Most emissivities found in handbooks and on websites of many infrared imaging and temperature sensor companies are the type discussed here, total emissivity. However, the distinction needs to be made that the wavelength-dependent or spectral emissivity is the more significant parameter to be used when one is seeking an emissivity correction for a temperature measurement device.

Thus, it is important to understand the distinction between total and spectral emissivity and where they apply.

## Emissivity of Earth's atmosphere

The emissivity of Earth's atmosphere varies according to cloud cover and the concentration of gases that absorb and emit energy in the thermal infrared (i.e., wavelengths around 8 to 14 micrometres). These gases are often called greenhouse gases, from their role in the greenhouse effect. The main naturally-occurring greenhouse gases are water vapor, carbon dioxide, methane, and ozone. The major constituents of the atmosphere, N2, O2, and Ar, do not absorb or emit in the thermal infrared.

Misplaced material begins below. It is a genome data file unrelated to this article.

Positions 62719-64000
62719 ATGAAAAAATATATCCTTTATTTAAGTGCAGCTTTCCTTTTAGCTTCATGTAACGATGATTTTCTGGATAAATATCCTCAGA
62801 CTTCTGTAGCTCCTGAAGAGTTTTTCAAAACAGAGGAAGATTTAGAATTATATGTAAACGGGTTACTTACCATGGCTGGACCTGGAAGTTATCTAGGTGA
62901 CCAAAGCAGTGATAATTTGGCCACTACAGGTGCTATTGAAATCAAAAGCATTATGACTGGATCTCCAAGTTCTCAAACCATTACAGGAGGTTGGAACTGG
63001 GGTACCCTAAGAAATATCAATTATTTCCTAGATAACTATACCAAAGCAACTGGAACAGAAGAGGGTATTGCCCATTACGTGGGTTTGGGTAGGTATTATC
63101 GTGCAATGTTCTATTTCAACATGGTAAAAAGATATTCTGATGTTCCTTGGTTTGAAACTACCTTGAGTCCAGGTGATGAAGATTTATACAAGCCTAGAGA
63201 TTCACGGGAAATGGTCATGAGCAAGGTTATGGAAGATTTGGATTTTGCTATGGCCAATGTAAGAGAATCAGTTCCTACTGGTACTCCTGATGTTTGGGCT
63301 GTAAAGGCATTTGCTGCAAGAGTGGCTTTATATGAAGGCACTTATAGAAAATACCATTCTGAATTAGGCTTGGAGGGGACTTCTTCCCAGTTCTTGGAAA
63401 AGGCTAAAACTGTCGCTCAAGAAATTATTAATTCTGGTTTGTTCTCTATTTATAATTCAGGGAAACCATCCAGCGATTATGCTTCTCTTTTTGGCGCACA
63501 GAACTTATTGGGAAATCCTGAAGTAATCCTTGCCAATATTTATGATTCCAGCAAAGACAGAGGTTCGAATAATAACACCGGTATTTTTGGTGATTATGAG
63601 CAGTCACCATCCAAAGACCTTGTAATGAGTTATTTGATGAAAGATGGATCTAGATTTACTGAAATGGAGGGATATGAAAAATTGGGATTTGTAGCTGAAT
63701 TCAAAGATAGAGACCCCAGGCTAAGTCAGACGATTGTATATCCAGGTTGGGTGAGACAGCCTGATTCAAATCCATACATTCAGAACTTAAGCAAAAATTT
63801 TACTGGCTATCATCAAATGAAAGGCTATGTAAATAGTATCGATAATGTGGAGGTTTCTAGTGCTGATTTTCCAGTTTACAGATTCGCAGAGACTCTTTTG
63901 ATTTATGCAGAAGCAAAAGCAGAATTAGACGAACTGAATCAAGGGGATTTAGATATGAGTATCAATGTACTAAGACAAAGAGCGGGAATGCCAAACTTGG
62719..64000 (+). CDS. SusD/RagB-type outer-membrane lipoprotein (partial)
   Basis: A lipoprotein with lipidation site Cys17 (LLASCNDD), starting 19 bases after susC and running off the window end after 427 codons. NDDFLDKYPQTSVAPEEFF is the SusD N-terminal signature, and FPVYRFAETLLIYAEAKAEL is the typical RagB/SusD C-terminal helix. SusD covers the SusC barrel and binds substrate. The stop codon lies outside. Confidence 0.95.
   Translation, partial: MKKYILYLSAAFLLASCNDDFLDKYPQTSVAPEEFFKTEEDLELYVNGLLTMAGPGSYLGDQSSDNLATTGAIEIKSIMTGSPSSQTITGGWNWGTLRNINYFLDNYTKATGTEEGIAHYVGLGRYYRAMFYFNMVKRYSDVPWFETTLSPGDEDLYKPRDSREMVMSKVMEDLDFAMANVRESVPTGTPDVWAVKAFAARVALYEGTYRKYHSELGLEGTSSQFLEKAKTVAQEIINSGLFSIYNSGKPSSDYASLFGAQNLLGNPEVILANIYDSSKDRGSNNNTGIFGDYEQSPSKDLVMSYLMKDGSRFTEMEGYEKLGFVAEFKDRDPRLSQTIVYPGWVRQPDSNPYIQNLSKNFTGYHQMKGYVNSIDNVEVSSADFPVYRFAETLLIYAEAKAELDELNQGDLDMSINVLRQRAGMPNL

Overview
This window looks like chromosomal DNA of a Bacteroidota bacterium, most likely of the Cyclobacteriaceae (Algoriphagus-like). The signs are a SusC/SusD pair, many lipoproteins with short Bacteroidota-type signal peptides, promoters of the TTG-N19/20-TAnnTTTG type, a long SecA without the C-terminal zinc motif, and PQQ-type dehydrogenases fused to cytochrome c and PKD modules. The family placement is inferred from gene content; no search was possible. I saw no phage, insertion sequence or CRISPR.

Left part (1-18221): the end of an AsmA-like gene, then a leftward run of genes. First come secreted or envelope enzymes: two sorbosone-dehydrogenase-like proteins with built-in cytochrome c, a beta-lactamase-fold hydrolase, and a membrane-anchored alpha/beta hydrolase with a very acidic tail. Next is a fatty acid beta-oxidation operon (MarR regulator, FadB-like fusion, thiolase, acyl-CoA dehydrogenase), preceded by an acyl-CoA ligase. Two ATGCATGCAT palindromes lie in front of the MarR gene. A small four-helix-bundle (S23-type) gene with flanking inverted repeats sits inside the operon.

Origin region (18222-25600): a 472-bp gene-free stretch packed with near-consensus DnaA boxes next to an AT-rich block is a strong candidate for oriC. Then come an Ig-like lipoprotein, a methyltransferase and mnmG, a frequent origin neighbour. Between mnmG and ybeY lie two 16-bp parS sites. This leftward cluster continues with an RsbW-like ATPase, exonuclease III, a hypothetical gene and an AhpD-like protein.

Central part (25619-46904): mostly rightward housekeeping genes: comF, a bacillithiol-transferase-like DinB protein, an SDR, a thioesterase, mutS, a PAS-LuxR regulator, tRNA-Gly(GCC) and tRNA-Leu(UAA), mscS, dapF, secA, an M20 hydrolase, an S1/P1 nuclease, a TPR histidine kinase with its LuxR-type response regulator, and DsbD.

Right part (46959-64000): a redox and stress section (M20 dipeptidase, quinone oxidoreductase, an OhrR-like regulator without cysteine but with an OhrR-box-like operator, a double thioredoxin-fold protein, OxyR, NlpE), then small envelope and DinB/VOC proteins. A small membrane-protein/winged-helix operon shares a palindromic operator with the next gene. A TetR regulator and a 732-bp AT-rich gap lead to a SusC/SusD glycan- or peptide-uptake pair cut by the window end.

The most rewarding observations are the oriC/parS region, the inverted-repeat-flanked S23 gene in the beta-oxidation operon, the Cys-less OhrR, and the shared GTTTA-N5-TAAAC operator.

## Astrophysical graybody

The monochromatic flux density radiated by a greybody at frequency ${\displaystyle \nu }$ through solid angle ${\displaystyle \Omega }$ is given by ${\displaystyle F_{\nu }=B_{\nu }(T)Q_{\nu }\Omega }$ where ${\displaystyle B_{\nu }(T)}$ is the Planck function for a blackbody at temperature T and emissivity ${\displaystyle Q_{\nu }}$.

For a uniform medium of optical depth ${\displaystyle \tau _{\nu }}$ radiative transfer means that the radiation will be reduced by a factor ${\displaystyle e^{-\tau _{\nu }}}$. The optical depth is often approximated by the ratio of the emitting frequency to the frequency where ${\displaystyle \tau =1}$ all raised to an exponent β. For cold dust clouds in the interstellar medium β is approximately two. Therefore Q becomes,

## Emissivity between two walls